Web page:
Nature of Computer Science
The Impact of Computers on Society
1. The Information Revolution
- The Third Wave - published
1980 by Alvin
Toffler - futurist - described major revolutions in human history
- First Wave - Agricultural economy (thousands of
"In the first wave, wealth was land, and it was exclusive; if I
grew rice on my acres, you could not."
Wave - Industrial economy
"In the second wave,
wealth diversified into three
factors of production: land, labor, and capital. However, production drained
a company of resources."
"A central theme of the industrial regime was
centralization and standardization."
Wave - Information economy
"In the third wave, wealth is knowledge. Microsoft is not drained
of its resources when
it ships a package of Windows 95. The land, muscle, and money in
Redmond, Washington, are not the source of the company's wealth; the
knowledge of its software
"Technology took a sharp turn away from
standardization and toward individuation
"In a not-always-pleasant way, the third wave
began decentralizing the machine heart. Today is a time of transition,
in which we witness the curious spectacle of massive second-wave-type
enterprises adapting to the third-wave appetite for differentiation."
predicament is Overchoice."
"The regime of the smokestacks has been
forever. What remains is still frothing and changing its shape. It is a
whole new era, with dangers and opportunities uniquely its own."
"We are not currently in Toffler's third
are still in transition between the second and third waves, and that is
why the implications of the transformation are not immediately obvious."
Wave vs Third Wave Example
- centralized control, mass-market, commoditization of software (one
size fits all - you have to take what Microsoft offers)
- Linux &
Open Software Movement - decentralized control, no one owns
software, individual can modify software to their needs.
- Which will win out in the end?
2. Benefits of the Information Revolution
Convergence -- the computer
as an active, intelligent information device, used throughout daily
- Embedded CPU's in everything - microwave, cell phone, cash
register, car, atm, TV's, CAT scan, DNA and human genome, etc
- Smarter use of resources, greater connectivity, ready access to
-- Internet and WWW
enabling new modes of commerce
- Democritization of access to
- Greater individuation of
- Some have succeeded -
- Many have flared out -
Internet Crash of 2000-2001
- Liberation of Data -- Web allows
universal access to data
- Poor contries are put on a
level playing field, IF they
have internet connections
- Blogs -- anyone's ideas can
be sent to millions
3. Possible Dangers of an Information Society
- Runaway Complexity -- Systems are
becoming so complex, we cannot grasp them anymore.
- Example: Microsoft's
new operating system is called "Longhorn." Its ship date was originally
2004, but slipped to 2005 and then to 2006 and now possibly to 2007.
It is estimated that Longhorn will inolve about 75 million lines of computer code.
- Privacy and Security --
danger of loss of ownership of personal data
- Levels of Control of Data By an
Institution (store) --
No Use - Information is
destroyed once a store is done with it (when check has cleared)
Approval - Store can
further use data, but only if you approve
Objection - Store can
use data, will be blocked only
if you object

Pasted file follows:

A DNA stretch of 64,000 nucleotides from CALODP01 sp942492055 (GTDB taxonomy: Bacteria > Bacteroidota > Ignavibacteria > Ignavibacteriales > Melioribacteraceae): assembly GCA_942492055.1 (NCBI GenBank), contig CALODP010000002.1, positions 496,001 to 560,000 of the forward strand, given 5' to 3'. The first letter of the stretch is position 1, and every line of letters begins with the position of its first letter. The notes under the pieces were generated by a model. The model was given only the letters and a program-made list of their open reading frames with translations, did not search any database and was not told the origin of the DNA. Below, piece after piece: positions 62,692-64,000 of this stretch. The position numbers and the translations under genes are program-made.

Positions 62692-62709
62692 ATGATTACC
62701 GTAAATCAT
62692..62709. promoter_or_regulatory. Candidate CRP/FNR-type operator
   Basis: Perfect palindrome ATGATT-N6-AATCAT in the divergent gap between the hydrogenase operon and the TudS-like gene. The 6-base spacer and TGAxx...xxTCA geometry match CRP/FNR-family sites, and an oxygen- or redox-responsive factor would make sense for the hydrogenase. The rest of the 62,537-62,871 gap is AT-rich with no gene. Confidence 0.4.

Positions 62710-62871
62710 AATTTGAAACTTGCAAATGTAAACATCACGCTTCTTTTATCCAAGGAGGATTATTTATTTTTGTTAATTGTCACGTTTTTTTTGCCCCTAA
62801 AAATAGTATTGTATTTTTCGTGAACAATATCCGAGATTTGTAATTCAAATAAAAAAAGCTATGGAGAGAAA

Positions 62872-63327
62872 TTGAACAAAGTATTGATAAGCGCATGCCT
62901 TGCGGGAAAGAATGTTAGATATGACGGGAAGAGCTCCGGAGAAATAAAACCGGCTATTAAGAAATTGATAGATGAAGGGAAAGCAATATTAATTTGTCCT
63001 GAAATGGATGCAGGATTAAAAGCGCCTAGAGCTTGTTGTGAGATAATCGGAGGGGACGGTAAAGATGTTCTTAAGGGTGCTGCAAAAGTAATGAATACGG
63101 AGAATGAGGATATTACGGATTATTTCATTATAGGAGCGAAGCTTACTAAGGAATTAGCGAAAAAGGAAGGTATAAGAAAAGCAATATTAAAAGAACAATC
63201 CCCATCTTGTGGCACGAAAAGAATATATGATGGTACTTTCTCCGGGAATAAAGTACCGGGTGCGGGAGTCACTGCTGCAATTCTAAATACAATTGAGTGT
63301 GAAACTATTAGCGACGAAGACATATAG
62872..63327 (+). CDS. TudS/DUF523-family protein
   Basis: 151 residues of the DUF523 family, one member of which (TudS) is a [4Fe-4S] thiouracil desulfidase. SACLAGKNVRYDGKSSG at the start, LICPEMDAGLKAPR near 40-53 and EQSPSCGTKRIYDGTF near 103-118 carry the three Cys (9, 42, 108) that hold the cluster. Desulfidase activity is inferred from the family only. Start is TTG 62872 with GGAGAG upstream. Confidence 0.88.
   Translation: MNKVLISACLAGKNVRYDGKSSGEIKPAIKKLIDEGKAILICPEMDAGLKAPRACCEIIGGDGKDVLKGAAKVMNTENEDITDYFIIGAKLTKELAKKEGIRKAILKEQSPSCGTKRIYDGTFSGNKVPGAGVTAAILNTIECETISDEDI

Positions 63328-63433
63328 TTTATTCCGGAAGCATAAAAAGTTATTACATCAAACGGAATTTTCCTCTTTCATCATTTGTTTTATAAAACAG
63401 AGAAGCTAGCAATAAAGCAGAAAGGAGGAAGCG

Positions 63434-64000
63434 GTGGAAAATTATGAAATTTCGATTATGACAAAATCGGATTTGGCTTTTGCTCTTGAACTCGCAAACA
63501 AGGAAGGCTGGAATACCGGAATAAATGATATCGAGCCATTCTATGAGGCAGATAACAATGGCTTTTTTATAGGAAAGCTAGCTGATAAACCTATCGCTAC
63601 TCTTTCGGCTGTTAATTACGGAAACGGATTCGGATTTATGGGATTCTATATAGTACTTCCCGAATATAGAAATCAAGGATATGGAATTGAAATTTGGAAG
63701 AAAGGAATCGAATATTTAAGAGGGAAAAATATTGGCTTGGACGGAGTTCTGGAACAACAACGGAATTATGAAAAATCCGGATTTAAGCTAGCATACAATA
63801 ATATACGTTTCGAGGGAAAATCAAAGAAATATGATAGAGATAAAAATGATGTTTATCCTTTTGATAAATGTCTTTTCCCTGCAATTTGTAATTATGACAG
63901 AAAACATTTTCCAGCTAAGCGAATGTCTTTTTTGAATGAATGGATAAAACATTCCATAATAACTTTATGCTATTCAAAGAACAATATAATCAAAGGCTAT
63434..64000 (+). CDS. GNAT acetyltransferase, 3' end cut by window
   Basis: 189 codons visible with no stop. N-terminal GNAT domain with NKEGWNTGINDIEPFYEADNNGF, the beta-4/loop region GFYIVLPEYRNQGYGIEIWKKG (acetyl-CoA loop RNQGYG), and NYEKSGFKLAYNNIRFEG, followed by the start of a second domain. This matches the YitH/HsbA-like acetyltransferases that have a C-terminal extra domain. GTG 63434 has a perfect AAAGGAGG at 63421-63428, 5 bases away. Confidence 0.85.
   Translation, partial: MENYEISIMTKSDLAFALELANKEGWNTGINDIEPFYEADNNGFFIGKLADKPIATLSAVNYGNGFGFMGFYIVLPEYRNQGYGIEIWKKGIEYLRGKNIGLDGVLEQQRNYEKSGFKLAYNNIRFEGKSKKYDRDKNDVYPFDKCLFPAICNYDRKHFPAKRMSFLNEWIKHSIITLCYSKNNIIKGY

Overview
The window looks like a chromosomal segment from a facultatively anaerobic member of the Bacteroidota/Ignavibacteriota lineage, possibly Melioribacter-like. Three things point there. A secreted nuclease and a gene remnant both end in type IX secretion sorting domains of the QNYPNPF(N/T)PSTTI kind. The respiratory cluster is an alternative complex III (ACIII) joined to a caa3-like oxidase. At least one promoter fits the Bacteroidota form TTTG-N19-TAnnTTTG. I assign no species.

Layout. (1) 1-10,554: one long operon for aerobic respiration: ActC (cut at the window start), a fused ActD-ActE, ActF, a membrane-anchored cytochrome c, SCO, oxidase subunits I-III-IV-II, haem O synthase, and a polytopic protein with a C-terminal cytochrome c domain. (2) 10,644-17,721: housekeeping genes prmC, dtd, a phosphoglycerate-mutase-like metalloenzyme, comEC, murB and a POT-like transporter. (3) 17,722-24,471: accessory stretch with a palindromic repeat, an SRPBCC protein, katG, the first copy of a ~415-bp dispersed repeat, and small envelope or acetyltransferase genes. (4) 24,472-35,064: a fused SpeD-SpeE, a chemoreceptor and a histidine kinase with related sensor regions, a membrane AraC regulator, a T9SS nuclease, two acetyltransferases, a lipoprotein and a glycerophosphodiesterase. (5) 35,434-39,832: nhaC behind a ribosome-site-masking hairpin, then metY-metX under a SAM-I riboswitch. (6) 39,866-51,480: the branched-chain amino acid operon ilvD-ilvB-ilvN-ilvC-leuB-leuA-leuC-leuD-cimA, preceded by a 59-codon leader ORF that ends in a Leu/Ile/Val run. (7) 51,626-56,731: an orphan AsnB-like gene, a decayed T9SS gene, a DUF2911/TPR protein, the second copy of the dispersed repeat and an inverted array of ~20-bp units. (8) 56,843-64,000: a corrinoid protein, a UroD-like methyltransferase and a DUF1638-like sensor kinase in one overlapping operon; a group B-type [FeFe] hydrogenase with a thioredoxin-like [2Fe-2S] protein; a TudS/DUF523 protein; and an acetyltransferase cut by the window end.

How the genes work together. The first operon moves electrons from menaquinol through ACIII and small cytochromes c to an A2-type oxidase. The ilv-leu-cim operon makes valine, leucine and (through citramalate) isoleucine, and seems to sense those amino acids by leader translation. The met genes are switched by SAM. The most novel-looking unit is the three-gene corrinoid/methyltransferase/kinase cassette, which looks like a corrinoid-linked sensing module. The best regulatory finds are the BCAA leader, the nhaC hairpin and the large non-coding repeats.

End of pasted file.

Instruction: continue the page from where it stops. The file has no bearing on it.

No Limits - Store can
use data any way it wants
is US? (Close to 4!)
New Zealand, Australia, Canada? (Close to 1!)
- Cookies -- When a
browser accesses a Web page, the Web server can request that your
browser store a small piece of information, called a cookie, on
machine. When you go to this Web page again, the Web
server can ask for this cookie and can use that cookie in processing.
- Example: Browser -
review cookies of instructor, many of these are set by web sites
instructor never visited!
- The information about your web visits can be legally shared
other web sites, without your knowledge.
- 2000 - Intuit was sued by users of its Quicken mortgage
software. Through cookies, private financial data was being disclosed
to mass advertiser Double-Click, data which included email
addresses, home value, etc.
- Government Access --
FBI "Carnivore" -- a software
program that monitors packets of data passing through an Internet
service provider's network. It can record information such as what Web
sites a user has visited,
cookies, time of searches, and log-on/log-off information.
- Carnivore was dropped by FBI in Jan 2005, switch to
commercial "sniffing" software.
- Digital Divide -- Access
to technology is not equal
- USA - Minorities and
the poor are much less likely to be connected to Internet
- WorldWide - wide
disparity in infrastructure, which creates imbalance, North vs South
- Trends? - Those
countries that make infrasturcture investment will succeed in new
- Intellectual Laziness or
Ignorance -- danger of losing base knowledge. If I can look it
up on the Internet, why learn it?
- Example: Calculators
(good or evil?) Do we see the calculator as a tool or as an authority
we trust without question? How do we know what it is telling us is
- The indiscriminate
use of new technology can have very negative side effects
4. Conclusion - Is IT Revolution Good or Bad?
- Optimist -- IT Revolution
will liberate humans from dull and boring work. We will have more time
creative activity and spiritual renewal. Broad access to information
will help bring about participatory democracy and a perfect economic
system. Technology will improve quality of life, e.g.,
through new medical uses of computer systems.
- Pessimist -- There really
is no fundamental change in society, only incremental difference.
Competition and the profit motive will only become more fierce.
There will be increasing intrusion into our private lives by
bureaucracy. This is the beginning of a new dark age for societies.